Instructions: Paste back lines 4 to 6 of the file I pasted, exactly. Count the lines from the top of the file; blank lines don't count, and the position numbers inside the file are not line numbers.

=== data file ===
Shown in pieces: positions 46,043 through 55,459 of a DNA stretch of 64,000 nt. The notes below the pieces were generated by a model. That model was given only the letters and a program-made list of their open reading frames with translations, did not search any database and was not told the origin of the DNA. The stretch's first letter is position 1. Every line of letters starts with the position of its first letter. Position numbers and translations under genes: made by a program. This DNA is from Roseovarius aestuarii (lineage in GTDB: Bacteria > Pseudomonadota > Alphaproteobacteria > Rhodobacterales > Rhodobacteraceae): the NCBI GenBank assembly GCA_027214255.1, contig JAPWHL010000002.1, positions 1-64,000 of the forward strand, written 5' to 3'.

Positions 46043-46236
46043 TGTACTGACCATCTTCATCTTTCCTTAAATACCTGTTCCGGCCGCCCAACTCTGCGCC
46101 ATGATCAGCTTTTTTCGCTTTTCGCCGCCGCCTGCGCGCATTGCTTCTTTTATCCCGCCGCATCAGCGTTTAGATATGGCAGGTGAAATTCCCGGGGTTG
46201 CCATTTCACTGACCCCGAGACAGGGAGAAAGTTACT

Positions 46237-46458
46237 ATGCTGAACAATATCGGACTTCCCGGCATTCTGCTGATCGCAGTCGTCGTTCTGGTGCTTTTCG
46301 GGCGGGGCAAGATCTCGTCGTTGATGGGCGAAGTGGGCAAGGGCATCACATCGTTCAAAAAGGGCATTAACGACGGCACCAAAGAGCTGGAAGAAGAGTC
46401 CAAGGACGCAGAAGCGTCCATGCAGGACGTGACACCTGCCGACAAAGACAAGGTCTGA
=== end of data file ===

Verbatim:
46101 ATGATCAGCTTTTTTCGCTTTTCGCCGCCGCCTGCGCGCATTGCTTCTTTTATCCCGCCGCATCAGCGTTTAGATATGGCAGGTGAAATTCCCGGGGTTG
46201 CCATTTCACTGACCCCGAGACAGGGAGAAAGTTACT

Positions 46237-46458